A New UHF High Dynamic Range Receiver for the Arecibo Observatory

Open Access
Mills, Amanda Christine
Graduate Program:
Electrical Engineering
Master of Science
Document Type:
Master Thesis
Date of Defense:
April 03, 2013
Committee Members:
  • Julio Urbina, Thesis Advisor
  • low noise amplifier
  • cryogenic noise temperature measurement
  • coupled resonator filter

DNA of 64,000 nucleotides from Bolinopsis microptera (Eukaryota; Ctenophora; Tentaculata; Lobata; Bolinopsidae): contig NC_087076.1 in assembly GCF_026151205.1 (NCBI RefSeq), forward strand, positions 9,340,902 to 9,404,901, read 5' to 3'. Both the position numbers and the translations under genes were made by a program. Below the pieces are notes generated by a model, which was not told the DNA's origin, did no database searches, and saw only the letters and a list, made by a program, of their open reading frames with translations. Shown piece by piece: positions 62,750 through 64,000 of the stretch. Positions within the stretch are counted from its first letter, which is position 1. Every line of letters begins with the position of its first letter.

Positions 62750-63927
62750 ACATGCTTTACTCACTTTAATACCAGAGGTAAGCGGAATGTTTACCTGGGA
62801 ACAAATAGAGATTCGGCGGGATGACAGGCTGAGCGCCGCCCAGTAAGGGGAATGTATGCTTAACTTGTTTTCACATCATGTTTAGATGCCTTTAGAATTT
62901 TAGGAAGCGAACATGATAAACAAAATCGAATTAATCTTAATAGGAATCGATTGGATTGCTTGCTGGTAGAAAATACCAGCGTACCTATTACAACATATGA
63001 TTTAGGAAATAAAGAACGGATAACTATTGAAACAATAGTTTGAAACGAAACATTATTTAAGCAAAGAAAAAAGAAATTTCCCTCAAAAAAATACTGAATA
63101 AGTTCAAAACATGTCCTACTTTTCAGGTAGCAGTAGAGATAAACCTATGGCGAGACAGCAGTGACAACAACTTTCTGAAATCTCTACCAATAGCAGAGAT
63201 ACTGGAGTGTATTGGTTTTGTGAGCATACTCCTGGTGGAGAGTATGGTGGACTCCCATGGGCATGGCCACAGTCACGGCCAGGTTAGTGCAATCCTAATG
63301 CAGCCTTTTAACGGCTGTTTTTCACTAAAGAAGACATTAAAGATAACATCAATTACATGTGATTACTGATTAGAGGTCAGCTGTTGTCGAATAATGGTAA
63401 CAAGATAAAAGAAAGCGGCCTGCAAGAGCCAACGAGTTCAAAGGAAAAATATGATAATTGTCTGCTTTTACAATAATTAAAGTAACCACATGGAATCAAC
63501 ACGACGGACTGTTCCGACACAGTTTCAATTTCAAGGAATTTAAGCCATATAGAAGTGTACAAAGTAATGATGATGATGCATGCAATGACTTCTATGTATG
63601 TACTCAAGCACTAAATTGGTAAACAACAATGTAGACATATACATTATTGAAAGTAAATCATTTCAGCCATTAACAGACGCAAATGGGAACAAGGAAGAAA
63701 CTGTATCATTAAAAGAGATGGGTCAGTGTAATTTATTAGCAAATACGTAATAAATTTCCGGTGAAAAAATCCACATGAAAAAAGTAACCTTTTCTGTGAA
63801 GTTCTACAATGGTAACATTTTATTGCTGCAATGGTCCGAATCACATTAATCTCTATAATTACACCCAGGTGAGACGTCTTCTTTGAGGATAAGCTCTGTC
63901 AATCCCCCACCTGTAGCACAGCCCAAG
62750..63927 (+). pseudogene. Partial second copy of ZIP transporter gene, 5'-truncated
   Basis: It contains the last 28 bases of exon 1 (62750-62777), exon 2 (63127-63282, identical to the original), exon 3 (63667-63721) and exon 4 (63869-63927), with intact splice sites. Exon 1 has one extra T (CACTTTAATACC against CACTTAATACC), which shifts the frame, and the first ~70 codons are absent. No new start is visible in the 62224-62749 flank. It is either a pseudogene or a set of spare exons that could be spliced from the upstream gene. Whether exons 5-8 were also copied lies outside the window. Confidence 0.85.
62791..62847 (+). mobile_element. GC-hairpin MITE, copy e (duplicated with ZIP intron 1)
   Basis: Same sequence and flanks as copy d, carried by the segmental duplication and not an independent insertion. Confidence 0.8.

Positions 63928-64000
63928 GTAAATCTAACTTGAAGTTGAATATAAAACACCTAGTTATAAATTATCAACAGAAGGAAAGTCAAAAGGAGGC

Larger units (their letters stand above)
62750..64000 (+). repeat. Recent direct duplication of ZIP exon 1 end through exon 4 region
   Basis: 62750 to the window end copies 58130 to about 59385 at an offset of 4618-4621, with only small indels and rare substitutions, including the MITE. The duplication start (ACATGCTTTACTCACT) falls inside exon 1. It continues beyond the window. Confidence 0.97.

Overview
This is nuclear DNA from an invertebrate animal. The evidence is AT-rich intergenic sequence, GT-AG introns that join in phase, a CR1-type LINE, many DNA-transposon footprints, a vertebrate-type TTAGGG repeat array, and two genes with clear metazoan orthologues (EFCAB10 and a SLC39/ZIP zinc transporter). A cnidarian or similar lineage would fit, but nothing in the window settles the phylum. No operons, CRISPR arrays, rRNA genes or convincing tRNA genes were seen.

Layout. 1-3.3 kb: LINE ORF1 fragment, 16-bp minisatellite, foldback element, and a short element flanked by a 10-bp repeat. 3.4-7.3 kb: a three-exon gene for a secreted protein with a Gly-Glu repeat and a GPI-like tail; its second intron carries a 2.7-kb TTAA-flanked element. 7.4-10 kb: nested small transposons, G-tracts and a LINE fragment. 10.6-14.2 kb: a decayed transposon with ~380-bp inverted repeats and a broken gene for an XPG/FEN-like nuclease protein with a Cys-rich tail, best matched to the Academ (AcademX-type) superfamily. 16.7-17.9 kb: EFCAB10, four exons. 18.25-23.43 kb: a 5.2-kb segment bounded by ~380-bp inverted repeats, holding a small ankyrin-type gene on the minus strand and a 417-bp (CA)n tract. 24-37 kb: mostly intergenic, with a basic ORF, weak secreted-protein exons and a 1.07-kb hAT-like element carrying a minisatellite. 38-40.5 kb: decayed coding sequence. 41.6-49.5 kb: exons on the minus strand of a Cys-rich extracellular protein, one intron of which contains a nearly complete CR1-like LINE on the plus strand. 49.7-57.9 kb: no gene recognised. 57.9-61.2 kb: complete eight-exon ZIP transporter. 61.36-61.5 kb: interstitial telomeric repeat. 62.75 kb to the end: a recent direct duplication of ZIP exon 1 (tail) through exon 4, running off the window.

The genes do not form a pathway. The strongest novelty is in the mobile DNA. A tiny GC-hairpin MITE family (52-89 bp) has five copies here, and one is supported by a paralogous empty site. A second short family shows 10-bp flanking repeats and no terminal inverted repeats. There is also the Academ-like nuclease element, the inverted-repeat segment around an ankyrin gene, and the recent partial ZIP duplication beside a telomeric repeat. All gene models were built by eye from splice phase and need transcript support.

The Arecibo Observatory’s radio telescope studies the upper regions of the atmosphere using its 430 MHz receiver system. The current receiver has limited dynamic range and can saturate when detecting high power signals. The receiver is also plagued with a lengthy recovery time when overpowered by leakage from the nearby radar transmitter pulse. In this paper, a new design of a low noise amplifier (LNA) is presented, which will extend the receiver’s sensitivity and exhibit a faster recovery time from interference caused by the radar’s transmitter pulse. In addition, a compact high temperature superconducting (HTS) bandpass filter is introduced to the receiver chain to replace the receiver’s current cavity resonator filter. This newly designed planar filter improves the rejection of undesired signals detected by the 430 MHz receiver chain. Prototypes of both the low noise amplifier and bandpass filter have been designed, fabricated, and tested with successful results. Arranged in a balanced configuration, the LNA employs Gallium Arsenide (GaAs) high electron mobility transistor (HEMT) packaged-integrated circuits selected for their low noise characteristics. The amplifier prototypes were tested at room temperature and in a cryogenic environment. Final verification of the amplifier design involved precision cryogenic noise temperature measurement techniques commonly used in the field of radio astronomy instrumentation. Such methods eliminate many errors present in the standard cryogenic measurements. In addition, the bandpass filter design utilizes distributed microstrip elements to be fabricated from an Yttrium Barium Copper Oxide (YBCO) thin film superconductor on a Magnesium Oxide (MgO) substrate. The new filter prototype uses interdigital and hairpin resonators to improve spurious suppression and size reduction. This thesis will present a full description of the design process, validation, measurements, and results of each prototype’s performance. From analysis of the measurement results, the optimal amplifier and filter are selected as the new receiver components.